Making Coworking Work: A Disruptive Hypothesis

Geekdom, San Antonio’s most successful coworking space has received a great deal of positive press over the past few weeks. The high-profile tech incubator launched by Graham Weston and located on the 11th floor of Weston Center was home to the inaugural class of Techstars Cloud start-ups. The recent Techstars Cloud Demo day was a high-profile debut for the power of collaborative working but even without the stage show, Geekdom has proven itself to be hugely successful. Under Nick Longo’s careful stewardship, Geekdom has signed-up 250 members, filling an entire floor with tech innovators, free-lancers, developers, and geeks who are together promoting an environment of mentorship and learning. Video testimonials by members and visitors celebrate the space and the culture it has created, which is described as a “YMCA for geeks.” The compliments are effusive, including the lofty “there isn’t anything like this in Austin.”

Geekdom is a fantastic addition to San Antonio, and we need more spaces like it. And so do lots of other cities, and this is where the disruptive hypothesis comes in. New multifamily housing developments are breaking ground in cities across the country. Many of these projects are built on high-traffic arteries, near universities and transit, and far too few include flexible commercial spaces. This is a function of sponsorship and financing. Apartment developers are specialists, they are not office or retail developers and the learning curve can be costly. With equity and debt difficult to procure, and entitlements costly and lengthy to obtain, making a mistake, building a floor of commercial space that will not lease is a risk that is often too great to take. The development of hotels, retail centers, and office buildings typically follows the same strict adherence to doing what you know will work.

Applying Luke William’s disruptive hypothesis model, I ask how can we disrupt the competitive landscape of the urban multifamily market by delivering an unexpected solution. In the multifamily market there are many rote similarities. Those include the same amenities and features, the marketing and leasing model which promise that one can live close to work and recreation, the organization of “community” within the development around the pool, bbq grill, or fitness center, and the way units are priced. What if you could effectively mitigate the risk associated with building a flexible-use commercial floor into your apartment building? And what if the mitigation strategy also enabled you to collect higher rents than comparable projects in your submarket?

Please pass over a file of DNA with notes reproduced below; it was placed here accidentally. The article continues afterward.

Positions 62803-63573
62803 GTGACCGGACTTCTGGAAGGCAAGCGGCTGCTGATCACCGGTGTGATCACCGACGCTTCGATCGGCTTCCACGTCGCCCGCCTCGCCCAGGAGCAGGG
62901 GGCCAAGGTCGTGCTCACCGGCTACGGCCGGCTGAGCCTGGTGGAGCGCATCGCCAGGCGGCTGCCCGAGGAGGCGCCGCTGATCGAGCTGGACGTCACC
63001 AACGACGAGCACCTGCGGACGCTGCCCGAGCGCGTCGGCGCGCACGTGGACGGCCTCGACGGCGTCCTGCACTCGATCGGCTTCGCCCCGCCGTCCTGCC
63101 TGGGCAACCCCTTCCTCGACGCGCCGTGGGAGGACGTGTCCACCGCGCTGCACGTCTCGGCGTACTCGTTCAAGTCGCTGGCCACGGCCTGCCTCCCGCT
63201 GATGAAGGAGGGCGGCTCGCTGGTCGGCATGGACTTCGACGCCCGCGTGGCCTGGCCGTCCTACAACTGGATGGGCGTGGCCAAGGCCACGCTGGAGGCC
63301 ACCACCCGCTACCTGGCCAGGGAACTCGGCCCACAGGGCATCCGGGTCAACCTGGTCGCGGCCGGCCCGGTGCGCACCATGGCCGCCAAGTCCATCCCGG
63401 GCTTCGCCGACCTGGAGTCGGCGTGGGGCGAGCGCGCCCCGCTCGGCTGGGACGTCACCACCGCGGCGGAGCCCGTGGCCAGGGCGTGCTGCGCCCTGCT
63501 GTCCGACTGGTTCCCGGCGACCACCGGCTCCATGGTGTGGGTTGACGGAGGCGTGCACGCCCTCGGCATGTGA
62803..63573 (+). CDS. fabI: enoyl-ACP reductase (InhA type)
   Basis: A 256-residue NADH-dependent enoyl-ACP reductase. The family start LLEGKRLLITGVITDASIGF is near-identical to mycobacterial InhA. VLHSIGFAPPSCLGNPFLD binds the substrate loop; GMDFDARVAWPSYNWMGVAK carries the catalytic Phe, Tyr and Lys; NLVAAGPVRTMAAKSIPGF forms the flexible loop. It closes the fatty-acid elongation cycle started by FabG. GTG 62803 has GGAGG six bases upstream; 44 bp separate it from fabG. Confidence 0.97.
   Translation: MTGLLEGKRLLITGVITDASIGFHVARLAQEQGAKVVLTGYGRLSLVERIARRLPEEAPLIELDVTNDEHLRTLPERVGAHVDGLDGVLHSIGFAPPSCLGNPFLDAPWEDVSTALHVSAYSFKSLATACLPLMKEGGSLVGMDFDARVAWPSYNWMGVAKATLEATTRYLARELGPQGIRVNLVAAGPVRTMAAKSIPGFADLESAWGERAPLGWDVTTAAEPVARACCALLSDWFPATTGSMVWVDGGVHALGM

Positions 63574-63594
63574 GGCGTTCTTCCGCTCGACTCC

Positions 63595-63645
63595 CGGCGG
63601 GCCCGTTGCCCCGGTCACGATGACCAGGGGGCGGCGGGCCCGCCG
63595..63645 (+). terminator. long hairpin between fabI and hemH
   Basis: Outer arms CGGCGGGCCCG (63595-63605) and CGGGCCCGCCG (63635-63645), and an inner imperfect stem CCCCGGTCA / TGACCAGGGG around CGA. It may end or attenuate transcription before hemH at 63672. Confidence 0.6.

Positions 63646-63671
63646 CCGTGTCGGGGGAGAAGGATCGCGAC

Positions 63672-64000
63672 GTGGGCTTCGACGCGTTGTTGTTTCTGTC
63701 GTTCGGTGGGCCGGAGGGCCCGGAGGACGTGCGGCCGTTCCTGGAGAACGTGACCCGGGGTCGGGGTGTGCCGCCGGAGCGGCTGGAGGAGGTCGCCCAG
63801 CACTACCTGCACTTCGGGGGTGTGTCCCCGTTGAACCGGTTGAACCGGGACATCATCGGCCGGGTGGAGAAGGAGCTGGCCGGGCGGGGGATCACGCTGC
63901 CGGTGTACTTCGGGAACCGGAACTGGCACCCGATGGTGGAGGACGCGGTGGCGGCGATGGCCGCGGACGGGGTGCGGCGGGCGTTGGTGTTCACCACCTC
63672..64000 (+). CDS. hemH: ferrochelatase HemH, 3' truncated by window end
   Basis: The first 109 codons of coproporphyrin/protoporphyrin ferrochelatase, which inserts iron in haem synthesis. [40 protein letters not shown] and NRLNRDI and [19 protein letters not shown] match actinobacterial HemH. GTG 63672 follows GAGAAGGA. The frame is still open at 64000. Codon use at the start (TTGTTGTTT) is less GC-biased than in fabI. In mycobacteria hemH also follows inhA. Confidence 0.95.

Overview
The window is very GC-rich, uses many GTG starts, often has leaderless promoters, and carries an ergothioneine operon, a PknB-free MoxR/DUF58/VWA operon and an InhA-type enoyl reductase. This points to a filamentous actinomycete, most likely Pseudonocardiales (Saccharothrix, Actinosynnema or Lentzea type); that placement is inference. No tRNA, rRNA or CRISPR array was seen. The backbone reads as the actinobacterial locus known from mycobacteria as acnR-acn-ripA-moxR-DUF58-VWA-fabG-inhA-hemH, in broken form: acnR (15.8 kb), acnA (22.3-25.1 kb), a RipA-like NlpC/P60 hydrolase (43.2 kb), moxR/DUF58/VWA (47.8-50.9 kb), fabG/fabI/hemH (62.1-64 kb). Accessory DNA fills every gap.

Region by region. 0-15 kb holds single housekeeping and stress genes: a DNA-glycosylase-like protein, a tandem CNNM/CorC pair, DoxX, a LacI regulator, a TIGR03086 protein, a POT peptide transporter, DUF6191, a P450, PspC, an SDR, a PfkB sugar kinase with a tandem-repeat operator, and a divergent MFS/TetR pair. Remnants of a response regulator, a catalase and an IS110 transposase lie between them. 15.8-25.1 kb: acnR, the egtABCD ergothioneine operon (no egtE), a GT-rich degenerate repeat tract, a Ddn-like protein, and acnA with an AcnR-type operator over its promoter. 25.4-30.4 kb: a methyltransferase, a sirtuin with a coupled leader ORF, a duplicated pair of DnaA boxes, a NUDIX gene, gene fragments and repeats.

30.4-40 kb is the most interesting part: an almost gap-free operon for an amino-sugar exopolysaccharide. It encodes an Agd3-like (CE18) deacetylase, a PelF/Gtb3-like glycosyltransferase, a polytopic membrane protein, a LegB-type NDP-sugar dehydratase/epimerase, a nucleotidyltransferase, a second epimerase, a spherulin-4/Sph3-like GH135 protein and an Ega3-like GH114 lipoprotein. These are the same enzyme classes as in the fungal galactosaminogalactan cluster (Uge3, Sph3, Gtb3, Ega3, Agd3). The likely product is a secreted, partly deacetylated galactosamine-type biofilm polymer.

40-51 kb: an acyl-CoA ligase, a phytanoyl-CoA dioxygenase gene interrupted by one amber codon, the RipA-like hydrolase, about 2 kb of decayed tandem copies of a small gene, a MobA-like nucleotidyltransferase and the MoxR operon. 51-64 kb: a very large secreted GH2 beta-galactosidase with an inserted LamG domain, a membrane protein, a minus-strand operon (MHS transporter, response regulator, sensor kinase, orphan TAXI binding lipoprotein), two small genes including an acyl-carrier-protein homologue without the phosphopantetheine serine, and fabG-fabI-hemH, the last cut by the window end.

One of the best ways to mitigate the financial risk associated with new construction is to pre-lease or pre-sell the project. Taking a signed lease with you to the bank is a great start towards getting a new project off the ground. Building commercial space into urban multifamily projects is a good long-term value-creation bet. Treat the commercial space as an amenity, as a cost that the developer can capitalize, and that will strengthen the underwriting of their project. By providing an amenity that other projects don’t offer- a coworking space- the developer will distinguish their project and be able to command higher rents without altering their business model, or increasing their risk.

Here’s how we make coworking work. First, we pre-lease the to-be-built commercial space on a predetermined percentage rent basis. The developer will assess a $25 per unit per month coworking premium ($.02 – $.05 PSF depending on unit size) and adjust rents accordingly. This $25 fee will be an off-set to the rent paid for the commercial space. Every resident will be automatically enrolled as a member of the coworking space and the space will also be marketed to non-resident coworkers at a market rate. The coworking operator will provide a turn-key product, furnishing and managing the space. Depending on how large the building’s commercial space is, the coworking operator may sublease a portion to a coffee shop, restaurant, or other retailer. This provides the risk mitigation and allows the developer to get his financing for a mixed-use project. This model also creates a new marketing platform. The coworking space is a collection of businesses and entrepreneurs whose clients and colleagues will visit the space representing a new flow of traffic to the development.

While I think the coworking space is an amenity that should be preserved, there is always the potential that the next Instagram, VidMaker, or Rackspace will outgrow their shared desks and ask to lease the entire space at a market rate. Thus, the coworking space may be an interim solution which enables a developer to deliver a mixed-use project. And while we don’t want to get too far ahead of ourselves, this coworking model can also be applied to condos, hotels, office buildings, and retail centers.

To launch your coworking space today, email us loomisburton@gmail.com.

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2 thoughts on “Making Coworking Work: A Disruptive Hypothesis

  1. I helped create Geekdom, under contract with Rackspace and Nick. It’s my business (non-profit) to help communities create collaborative workspaces. I completely support the thesis of your post and the disruption these places can cause. I started the original “health club for the brain,” Bucketworks, in Milwaukee in 2002. Cities like Milwaukee and San Antonio need places like this to support their creative and technical communities. Love to chat about it sometime!

    • James, my hat is off to you and the Geekdom team for creating a remarkable community. San Antonio needs more collaborative workspaces like Geekdom, and coworking spaces. DeskMag’s 2nd annual global coworking study tells me that San Antonio should have at least 5. I’d love to visit and learn more about your work soon.

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